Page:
|Publication number||US5735227 A|
|Application number||US 08/417,443|
|Publication date||Apr 7, 1998|
|Filing date||Apr 5, 1995|
|Priority date||Sep 11, 1990|
|Publication number||08417443, 417443, US 5735227 A, US 5735227A, US-A-5735227, US5735227 A, US5735227A|
|Inventors||Grahame J. Goulding|
|Original Assignee||Environmental Emergency Seals Pty Limited|
|Export Citation||BiBTeX, EndNote, RefMan|
|Patent Citations (22), Referenced by (8), Classifications (11), Legal Events (3)|
|External Links: USPTO, USPTO Assignment, Espacenet|
This is a continuation of application Ser. No. 08/129,861, filed on Sep. 30, 1993, now abandoned, which is a continuation-in-part of Ser. No. 07/988,948, filed on Mar. 9, 1993, now abandoned.
This invention relates to a method and apparatus for sealing ruptured leaks and thereby substantially prevent leakage of a fluid through the rupture.
It is a problem to seal leaks in ruptures in fluid containers, such as tanks or pipes, where fluid is leaking through the rupture from the inside of the container to the outside, as the seal must act against the pressure of the fluid.
It is particularly a problem to seal hulls of ships which have ruptured either due to an external explosion or due to a collision. In such cases, the water on the outside of the hull is entering the ship under pressure and any seal must be able to withstand this pressure. Furthermore, the hull is likely to have been damaged in such a way that portions of the hull wall around the rupture are bent inwards, reassembling petals on a flower. Because these "petals" are generally of steel and are very rigid, if they extend directly into the ship and surround the rupture, it is very difficult to obtain access to the rupture from the inside in order to try to seal it.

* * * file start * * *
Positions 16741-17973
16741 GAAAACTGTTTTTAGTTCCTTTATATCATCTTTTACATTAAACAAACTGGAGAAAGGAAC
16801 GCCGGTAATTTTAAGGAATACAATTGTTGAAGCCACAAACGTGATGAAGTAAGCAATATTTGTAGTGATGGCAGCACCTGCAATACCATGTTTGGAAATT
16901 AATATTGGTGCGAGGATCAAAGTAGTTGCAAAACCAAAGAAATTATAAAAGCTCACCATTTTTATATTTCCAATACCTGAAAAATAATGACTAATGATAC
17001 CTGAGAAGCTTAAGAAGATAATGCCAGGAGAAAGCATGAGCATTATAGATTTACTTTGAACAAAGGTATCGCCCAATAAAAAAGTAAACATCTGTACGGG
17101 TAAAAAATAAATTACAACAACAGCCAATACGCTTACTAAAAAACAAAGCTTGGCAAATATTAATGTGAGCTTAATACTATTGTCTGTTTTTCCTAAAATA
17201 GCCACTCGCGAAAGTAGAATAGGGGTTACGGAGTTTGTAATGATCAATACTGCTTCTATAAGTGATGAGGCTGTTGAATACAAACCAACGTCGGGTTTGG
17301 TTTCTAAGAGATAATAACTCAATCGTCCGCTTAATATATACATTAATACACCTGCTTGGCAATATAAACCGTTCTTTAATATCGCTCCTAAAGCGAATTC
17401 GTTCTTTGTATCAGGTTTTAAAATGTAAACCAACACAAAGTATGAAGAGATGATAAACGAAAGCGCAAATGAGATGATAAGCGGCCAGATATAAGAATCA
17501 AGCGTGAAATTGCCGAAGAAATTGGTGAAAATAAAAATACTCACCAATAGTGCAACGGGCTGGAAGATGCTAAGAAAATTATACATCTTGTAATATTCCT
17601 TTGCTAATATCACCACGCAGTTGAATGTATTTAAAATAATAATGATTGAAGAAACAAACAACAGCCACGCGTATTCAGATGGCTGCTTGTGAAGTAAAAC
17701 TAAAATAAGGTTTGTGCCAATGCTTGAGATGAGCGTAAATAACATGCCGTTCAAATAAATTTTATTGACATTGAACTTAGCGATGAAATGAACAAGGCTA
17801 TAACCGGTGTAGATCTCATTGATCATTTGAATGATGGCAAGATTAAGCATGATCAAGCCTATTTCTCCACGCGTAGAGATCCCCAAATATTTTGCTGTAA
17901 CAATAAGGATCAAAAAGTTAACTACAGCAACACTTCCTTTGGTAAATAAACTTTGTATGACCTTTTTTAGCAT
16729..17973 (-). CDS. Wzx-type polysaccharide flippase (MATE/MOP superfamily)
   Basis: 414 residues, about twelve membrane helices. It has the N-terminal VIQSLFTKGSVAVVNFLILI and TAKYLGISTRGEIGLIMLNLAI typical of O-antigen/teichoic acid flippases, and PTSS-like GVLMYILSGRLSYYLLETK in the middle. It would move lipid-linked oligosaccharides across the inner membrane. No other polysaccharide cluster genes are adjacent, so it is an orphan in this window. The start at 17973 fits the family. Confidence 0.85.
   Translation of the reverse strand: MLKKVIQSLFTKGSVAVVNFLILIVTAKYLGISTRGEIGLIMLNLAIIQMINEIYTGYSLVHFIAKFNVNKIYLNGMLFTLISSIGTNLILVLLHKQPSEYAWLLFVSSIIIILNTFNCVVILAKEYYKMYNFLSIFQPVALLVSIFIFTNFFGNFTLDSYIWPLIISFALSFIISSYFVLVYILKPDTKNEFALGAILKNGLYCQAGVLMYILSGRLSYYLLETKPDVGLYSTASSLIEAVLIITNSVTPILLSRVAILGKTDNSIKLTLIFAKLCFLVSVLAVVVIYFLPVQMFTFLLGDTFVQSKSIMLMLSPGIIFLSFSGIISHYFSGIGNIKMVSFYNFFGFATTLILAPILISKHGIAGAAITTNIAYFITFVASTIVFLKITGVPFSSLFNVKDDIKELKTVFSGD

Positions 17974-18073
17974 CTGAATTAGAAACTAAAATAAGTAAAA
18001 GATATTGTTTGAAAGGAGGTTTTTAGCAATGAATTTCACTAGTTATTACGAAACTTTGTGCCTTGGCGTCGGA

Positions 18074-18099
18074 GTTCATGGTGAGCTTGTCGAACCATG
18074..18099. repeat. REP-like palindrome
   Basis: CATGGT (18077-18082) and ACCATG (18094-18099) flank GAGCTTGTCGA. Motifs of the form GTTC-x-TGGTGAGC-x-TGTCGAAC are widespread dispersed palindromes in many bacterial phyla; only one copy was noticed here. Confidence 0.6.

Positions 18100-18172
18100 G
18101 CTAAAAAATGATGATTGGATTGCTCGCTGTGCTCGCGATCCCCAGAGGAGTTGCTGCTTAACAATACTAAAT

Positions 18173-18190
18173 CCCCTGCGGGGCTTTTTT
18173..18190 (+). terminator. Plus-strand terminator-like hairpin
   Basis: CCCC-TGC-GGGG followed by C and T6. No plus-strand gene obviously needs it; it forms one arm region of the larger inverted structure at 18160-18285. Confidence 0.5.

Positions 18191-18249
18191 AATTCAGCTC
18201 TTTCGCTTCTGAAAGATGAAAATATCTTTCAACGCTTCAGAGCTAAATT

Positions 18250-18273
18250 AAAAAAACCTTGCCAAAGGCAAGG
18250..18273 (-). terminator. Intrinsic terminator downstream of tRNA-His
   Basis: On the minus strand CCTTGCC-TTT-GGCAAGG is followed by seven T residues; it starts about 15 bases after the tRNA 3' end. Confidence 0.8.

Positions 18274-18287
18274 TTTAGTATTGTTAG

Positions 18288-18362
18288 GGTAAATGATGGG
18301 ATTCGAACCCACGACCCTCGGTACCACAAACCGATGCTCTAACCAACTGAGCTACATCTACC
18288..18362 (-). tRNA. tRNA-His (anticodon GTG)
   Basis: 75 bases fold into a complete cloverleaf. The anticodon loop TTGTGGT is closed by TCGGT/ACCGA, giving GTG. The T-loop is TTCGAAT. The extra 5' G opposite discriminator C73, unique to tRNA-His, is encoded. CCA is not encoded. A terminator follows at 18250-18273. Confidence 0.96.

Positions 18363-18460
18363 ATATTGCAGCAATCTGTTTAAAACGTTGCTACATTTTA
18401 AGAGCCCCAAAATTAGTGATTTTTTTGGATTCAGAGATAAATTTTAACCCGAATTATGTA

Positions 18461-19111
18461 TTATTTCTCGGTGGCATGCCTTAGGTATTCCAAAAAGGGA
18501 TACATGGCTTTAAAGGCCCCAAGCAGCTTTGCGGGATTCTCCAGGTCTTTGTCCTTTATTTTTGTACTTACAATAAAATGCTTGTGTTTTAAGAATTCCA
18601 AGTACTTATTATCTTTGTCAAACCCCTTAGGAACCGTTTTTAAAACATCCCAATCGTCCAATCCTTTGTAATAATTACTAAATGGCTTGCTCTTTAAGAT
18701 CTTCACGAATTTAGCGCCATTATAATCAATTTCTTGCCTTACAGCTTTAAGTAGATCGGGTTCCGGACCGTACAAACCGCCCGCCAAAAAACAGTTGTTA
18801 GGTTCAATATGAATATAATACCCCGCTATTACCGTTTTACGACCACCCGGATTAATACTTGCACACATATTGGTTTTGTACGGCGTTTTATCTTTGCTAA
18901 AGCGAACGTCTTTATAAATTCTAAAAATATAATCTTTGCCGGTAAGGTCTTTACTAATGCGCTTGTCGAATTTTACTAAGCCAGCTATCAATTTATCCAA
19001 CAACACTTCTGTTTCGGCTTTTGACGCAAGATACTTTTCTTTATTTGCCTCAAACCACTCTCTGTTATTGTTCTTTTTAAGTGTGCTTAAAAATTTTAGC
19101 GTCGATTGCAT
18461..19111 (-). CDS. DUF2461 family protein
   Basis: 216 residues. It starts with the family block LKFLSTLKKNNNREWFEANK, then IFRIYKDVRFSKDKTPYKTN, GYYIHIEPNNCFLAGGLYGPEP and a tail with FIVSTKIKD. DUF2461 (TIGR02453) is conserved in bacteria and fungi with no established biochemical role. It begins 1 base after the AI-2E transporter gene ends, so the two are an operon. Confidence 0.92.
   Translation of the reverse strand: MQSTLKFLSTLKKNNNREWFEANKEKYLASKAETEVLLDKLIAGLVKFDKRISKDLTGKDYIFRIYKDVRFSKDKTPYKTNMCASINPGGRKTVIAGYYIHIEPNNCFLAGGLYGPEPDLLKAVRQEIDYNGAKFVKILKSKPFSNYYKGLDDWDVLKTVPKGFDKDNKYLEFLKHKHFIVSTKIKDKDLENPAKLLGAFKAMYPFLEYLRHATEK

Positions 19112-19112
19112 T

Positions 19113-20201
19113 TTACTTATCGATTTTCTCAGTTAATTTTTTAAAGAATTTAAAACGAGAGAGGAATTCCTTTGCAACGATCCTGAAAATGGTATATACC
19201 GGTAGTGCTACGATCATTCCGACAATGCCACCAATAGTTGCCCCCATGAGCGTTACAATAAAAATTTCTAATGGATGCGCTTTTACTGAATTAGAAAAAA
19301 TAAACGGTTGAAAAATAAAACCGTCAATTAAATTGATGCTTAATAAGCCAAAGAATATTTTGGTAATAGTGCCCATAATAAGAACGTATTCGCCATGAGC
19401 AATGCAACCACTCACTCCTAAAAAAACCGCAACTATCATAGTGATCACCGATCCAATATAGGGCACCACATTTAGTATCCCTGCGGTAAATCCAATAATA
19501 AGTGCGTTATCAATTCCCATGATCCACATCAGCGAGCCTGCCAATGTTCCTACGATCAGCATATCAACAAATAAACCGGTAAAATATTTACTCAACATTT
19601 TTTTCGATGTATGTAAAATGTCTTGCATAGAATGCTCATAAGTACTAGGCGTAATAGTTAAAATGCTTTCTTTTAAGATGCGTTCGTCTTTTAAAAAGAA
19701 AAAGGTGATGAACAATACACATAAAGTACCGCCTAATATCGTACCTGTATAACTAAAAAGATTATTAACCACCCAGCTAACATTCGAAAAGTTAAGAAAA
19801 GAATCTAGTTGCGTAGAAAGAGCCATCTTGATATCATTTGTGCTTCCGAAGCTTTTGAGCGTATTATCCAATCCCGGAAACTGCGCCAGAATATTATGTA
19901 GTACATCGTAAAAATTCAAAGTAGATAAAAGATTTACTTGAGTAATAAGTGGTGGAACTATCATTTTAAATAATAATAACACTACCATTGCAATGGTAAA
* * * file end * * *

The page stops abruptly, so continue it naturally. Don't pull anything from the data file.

In PCT patent application No WO92/04574, applied for by the present applicant, an apparatus is described which allows the sealing of ruptures in fluid storage and transport tanks. Although the apparatus is successful in sealing ruptures from the outside against the pressure of the fluid in the tank, it is not particularly suitable for sealing from the inside a rupture having petals of tank material extending inwardly of the tank.
In patent specification WO87/02650, an apparatus is described which includes a vacuum leak sealing pad which uses a vacuum to secure the pad to a tank wall. However, such an apparatus is also cumbersome and difficult to use.
It is an object of the present invention to provide an apparatus and method of sealing ruptures which substantially overcomes or ameliorates the abovementioned disadvantages.